3. Be thankful of constructive criticism and use it as an opportunity to grow. This one was hard. Receiving feedback (especially criticism) is difficult in general, but I find that it’s even harder when you’re in academia. I mean, you become invested in a project and/or research topic, and sometimes you’re wrong or don’t know what to do with a certain piece of data. Or you need an extra control. Or somebody doesn’t understand the clinical relevance of your project. Or like me, you have a thesis project that integrates multiple disciplines and is hard to think about because the findings are counterintuitive. Bottom line is: at some point you will receive criticism that either A) you haven’t thought about B) you don’t agree with or C) you don’t understand. One of the many things that my PhD mentor taught me is to be grateful when somebody outside the lab (or your field) makes a constructive comment about your work. As she put it, this is indicative that they are thinking critically about your project, which they do NOT have to do. Lesson learned: when someone gives you constructive criticism, listen, and kindly thank them for their feedback because they are helping you think about your work in a different way.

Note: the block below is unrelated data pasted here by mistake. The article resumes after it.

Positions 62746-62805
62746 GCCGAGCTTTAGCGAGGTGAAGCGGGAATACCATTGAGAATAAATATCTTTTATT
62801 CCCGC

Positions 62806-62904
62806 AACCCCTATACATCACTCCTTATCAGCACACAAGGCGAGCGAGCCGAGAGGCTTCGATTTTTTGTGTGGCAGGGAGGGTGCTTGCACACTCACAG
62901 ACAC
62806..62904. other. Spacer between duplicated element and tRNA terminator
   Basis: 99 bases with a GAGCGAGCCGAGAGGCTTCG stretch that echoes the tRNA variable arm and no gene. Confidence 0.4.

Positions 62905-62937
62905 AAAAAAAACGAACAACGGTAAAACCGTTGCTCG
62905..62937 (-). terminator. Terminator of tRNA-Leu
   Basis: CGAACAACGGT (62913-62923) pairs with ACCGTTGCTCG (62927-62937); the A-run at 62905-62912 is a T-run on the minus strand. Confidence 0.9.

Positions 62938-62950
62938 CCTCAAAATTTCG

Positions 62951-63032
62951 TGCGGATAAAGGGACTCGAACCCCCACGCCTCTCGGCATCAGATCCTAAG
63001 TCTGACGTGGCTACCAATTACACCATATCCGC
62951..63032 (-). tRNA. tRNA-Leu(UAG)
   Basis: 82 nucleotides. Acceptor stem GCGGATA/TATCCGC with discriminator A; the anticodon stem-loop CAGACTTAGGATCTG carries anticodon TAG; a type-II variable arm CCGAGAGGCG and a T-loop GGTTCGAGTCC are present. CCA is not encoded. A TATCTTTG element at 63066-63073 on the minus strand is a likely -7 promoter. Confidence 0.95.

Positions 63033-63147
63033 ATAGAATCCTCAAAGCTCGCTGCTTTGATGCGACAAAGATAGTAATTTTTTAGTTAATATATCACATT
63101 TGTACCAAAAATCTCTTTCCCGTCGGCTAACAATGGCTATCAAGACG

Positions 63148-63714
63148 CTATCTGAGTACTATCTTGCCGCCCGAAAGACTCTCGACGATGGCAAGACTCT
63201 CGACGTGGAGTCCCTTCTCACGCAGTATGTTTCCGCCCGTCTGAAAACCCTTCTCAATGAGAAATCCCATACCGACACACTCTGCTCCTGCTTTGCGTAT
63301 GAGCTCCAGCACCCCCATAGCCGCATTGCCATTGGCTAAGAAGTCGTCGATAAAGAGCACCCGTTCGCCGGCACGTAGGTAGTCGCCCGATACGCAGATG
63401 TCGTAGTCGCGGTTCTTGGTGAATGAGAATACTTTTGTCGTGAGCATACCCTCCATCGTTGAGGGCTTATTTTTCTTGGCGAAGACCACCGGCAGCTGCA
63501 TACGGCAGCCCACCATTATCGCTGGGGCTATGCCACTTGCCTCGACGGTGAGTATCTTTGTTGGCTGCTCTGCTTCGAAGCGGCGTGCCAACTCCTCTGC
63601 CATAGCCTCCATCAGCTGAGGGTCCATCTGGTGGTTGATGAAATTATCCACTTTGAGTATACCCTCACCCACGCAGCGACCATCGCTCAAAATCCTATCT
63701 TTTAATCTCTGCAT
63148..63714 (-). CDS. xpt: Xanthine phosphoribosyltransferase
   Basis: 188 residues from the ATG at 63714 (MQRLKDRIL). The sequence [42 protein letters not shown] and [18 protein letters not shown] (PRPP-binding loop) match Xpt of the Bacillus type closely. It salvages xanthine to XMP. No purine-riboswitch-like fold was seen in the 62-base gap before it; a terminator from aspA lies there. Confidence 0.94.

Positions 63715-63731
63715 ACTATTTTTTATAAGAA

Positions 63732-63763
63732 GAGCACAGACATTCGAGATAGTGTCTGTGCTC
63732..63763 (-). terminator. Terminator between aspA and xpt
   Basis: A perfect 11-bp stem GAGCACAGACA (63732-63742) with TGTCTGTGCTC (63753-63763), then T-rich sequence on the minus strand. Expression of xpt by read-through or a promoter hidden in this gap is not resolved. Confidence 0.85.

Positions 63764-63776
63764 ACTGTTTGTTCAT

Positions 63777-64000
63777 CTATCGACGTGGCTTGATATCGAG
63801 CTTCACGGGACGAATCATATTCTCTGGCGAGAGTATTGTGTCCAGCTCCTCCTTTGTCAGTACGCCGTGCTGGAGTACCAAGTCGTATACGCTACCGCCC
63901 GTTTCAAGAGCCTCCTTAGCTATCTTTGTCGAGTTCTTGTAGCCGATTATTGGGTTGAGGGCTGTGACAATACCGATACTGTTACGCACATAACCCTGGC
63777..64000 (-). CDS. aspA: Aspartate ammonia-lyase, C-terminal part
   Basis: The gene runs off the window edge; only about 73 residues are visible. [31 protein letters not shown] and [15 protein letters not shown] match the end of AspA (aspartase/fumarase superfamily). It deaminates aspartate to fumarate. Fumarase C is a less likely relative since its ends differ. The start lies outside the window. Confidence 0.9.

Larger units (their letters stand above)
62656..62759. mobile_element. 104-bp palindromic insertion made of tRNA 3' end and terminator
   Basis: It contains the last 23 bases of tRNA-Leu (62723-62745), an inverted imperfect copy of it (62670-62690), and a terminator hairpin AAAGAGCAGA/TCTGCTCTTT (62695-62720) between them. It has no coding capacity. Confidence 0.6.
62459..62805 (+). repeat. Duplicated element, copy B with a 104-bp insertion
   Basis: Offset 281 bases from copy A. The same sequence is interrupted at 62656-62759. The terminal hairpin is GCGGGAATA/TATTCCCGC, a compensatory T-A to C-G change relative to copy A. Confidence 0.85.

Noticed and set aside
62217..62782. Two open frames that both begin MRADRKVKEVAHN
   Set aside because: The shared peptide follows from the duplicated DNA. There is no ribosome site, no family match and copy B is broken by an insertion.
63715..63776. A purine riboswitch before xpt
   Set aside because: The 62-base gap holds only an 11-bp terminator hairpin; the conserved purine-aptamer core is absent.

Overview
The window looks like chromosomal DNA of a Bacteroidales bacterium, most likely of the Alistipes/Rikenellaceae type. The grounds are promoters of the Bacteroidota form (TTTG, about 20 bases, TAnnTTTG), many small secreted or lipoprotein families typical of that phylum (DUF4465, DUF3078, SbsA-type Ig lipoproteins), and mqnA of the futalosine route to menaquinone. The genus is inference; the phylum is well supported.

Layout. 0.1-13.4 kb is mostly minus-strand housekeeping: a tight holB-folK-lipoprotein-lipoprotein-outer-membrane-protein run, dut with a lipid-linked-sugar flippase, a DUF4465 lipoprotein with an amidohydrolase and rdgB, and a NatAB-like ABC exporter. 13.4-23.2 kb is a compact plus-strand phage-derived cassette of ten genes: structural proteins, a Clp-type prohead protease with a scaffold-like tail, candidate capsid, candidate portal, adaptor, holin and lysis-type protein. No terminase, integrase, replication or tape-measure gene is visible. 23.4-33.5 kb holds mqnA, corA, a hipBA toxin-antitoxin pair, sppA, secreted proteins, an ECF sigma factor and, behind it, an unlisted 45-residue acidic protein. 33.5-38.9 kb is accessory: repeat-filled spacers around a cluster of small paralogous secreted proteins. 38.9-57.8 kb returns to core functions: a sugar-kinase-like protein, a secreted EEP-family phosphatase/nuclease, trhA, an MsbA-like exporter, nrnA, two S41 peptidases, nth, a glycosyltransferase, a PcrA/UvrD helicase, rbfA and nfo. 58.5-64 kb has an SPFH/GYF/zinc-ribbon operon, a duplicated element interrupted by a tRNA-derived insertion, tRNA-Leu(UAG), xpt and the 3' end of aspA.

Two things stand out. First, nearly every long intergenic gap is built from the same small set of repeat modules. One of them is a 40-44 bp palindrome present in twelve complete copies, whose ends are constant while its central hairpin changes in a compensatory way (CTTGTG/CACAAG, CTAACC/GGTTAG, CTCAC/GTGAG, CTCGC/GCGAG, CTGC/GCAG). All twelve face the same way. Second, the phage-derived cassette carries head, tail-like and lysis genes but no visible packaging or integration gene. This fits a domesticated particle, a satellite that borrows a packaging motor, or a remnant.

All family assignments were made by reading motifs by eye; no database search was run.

4. Build and maintain a network. Talk to people! This includes graduate students, postdocs, professors, collaborators, bloggers and many other people you meet at conferences, etc… I know, small talk is sometimes awkward and uncomfortable, but be thankful that you all have a common denominator: an interest and passion for science! Use that to your advantage. Networking is essential for a number of reasons. First, it’s a great way to meet other academics that you have things in common with and may even result in collaboration. Second, you can use their experiences and advice to help your own academic training and development. Third, if you maintain that network, you get to see what kinds of things they go on to do. For me, this is incredibly inspiring and helps to keep me motivated despite whatever I may hear about the pains and perils of science.